Here’s a thought:  I had a yellow plastic mixing bowl years ago.  It was creamy soft yellow.  Pale, you could say.  Not a tin pail, on the ground in a barn, next to a red hen.  Not a plastic pail like the ones I’ve bought for my chores around the house and that keep disappearing, and everyone in my house claims to be innocent.  Innocent, not cinnamon, as in cinnamon and sugar that my mom used to sprinkle on my buttered toast in the morning before I went to school, along with soft boiled eggs cut open for me in glass sundae bowls.  Innocent as a new egg yolk, mixed with the sun and a bit of salt which makes everything taste better when used in moderation.  Once I over-salted some pesto I made, so that my husband and kids couldn’t eat it unless they diluted it with olive oil.  My dad over-salted carrots and apples and other things, but that was probably because he smoked cigarettes, and his taste buds were dulled, or were they deadened?   He would hold a carrot or slice of green apple over a plate and then hold the salt shaker in the other hand, and tap the end with his pinkie and ring finger.  I miss his hands.  They were a little bit rough and practical.  He had callouses.  He always made me help him do yard work.  I never saw any of my friends do yard work with their dad.  Once when I was 10, a bunch of my friends came over on a Saturday afternoon, and he got us all to help him rake and bag leaves.  They did not come over to my house to rake and bag leaves, they told me, as we all stood holding the black plastic bag open.  But they laughed, and we ended up jumping and playing in the piles of leaves.  Whenever my dad ended up doing yard work by himself, I felt guilty.  But there were a lot of times he ended up doing it by himself.  In other words, guilt didn’t stop me from doing what I wanted to do.

Yellow are the walls I painted in my younger daughter’s bedroom.  I can see them from here at the dining room table, so pale, you might not even notice they are yellow, unless you pause and linger at her door, looking in, which would not be pleasant today, as her books and toys and dirty clothes and bedding are all rumpled around her green carpet and her shades are drawn, kind of gloomy.  Hang on, I didn’t paint her room— my husband did.  But I’m the one who ordered the white cloud stickers, which I then smoothed onto her walls when she was a baby in our Kelty external frame kid-carrying backpack, and my arms were strong and I mothered two kids at once, of which I was proud.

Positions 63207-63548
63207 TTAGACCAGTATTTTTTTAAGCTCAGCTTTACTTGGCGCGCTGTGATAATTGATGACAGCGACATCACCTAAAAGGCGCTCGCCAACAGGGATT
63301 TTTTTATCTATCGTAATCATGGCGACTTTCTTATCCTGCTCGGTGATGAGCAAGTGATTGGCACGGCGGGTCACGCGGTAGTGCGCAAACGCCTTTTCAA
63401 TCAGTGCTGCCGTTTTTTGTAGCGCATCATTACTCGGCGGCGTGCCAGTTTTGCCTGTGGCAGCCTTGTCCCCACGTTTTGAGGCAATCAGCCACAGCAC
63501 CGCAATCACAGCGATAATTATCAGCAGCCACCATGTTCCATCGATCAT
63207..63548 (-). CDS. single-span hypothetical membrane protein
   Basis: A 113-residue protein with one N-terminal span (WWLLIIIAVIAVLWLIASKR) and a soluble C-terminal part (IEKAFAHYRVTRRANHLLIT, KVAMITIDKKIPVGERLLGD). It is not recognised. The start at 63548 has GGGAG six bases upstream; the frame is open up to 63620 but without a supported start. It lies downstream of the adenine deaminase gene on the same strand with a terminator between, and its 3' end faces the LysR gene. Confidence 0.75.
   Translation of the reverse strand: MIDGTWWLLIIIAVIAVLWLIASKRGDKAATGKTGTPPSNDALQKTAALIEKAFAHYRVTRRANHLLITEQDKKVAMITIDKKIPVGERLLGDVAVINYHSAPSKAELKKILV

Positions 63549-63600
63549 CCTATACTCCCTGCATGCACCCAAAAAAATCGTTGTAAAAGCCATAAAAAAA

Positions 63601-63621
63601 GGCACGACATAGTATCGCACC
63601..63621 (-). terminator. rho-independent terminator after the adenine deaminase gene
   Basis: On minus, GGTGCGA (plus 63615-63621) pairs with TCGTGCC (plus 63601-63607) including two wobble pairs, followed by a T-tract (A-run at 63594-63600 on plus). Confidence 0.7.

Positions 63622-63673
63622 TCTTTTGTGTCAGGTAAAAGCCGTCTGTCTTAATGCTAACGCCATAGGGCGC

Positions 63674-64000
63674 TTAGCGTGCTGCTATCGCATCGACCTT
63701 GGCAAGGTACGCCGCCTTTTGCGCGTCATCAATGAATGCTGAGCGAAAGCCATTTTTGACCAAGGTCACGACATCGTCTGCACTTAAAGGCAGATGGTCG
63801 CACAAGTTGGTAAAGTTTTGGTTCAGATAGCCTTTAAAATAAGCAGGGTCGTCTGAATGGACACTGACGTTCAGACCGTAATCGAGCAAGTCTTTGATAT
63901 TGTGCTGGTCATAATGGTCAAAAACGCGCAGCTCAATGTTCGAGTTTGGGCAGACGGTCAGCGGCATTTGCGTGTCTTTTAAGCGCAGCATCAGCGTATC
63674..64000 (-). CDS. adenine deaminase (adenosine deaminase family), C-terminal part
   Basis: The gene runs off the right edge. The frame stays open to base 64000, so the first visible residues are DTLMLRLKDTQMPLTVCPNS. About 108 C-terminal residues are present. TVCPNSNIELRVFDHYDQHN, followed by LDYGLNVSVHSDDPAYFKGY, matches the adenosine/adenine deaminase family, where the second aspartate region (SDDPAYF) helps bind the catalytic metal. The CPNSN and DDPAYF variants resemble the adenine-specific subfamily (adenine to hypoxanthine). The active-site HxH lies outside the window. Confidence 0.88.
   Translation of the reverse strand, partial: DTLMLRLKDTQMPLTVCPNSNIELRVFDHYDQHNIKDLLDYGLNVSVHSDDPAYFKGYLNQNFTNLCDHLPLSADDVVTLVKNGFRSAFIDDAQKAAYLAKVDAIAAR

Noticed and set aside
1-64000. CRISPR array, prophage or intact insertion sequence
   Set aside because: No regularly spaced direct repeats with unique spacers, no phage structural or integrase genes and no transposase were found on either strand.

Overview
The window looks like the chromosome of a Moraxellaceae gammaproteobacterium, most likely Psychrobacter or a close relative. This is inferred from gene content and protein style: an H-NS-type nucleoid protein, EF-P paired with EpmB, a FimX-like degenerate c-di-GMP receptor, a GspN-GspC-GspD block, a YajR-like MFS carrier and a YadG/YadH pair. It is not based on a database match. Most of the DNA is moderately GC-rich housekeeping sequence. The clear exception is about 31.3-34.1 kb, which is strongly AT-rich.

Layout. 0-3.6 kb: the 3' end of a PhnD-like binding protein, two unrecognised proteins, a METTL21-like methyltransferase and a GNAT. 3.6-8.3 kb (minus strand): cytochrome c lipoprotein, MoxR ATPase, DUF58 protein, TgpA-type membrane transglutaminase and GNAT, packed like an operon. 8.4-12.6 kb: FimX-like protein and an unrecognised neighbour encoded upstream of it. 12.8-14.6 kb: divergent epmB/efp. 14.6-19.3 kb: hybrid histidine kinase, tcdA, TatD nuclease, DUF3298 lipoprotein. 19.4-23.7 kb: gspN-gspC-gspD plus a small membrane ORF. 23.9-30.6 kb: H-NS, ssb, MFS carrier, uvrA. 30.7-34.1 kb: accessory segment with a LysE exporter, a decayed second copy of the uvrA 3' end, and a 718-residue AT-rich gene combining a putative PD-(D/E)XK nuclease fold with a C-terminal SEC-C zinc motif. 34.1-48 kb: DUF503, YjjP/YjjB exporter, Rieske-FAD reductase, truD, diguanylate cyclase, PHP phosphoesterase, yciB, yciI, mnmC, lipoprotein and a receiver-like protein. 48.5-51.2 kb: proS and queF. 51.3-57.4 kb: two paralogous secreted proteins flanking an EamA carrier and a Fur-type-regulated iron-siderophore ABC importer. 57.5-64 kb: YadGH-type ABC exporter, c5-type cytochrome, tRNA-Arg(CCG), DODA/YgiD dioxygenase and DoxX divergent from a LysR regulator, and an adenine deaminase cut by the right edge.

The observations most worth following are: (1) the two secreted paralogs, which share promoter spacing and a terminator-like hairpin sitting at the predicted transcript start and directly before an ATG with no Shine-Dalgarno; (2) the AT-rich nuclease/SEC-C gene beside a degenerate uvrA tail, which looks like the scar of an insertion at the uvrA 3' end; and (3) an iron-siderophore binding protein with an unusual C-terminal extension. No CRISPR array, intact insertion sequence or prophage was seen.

If I could, in some universe, paint the walls of our house with eggnog and get away with it, I would.  I like getting away with things, like eating spoonfuls of ice cream while my children are in the other room and don’t suspect my indulgence.  But I don’t get away with much, because I’m not comfortable with it.  I’d rather be honest and keep things in the light if I can, so I don’t have to hide any lies.  Or have a shadow pass over me while I hug my husband or girls.  Do you have another way of looking at this?  Please feel free to comment here. __________   But no, that’s silly.  Maybe just message me by sending your brain waves through the air right now.  My theory is that ice cream is best eaten with a fork.  Think about it, there is much more surface space for your tastebuds to interact with the ice cream between the tines of a fork, top and bottom,  than on just the top surface of a spoonful of ice cream.  My husband doesn’t necessarily agree with me on this, and we have tested the theory extensively.  My dad never heard my theory because he died before I came up with it, but I feel he would have loved to join the debate.  Or he would have scoffed, and later joined in.  I’m not sure.  He may still, even now, be part of this debate.  Is that wishful thinking?

Is that sunny yellow thinking?   He didn’t have the full use of his tastebuds, from all those years of heavy smoking, so I’m not sure he would have been qualified to be a tester, but my daughters and husband would have probably loved him to join in.  I know I would have.  We could have sat with our ice cream around the table he built, and that my mom and sister and brother let us have.  Talk about a different universe.  So many things would be different if he was here.  You have no idea.  And I barely do either.  But what I do know is that I’m passionate about the pale yellow cream of eggnog, with golden whiskey whisked in.   Whiskey and whisk, not whiskers.  I loved it when my cat Tasha used to brush my face with her whiskers just to show close proximity.  She was purring and saying, “I’m here next to you, that slight brush and tingle you feel is me.”

eggnog2015, whiskey and whisk

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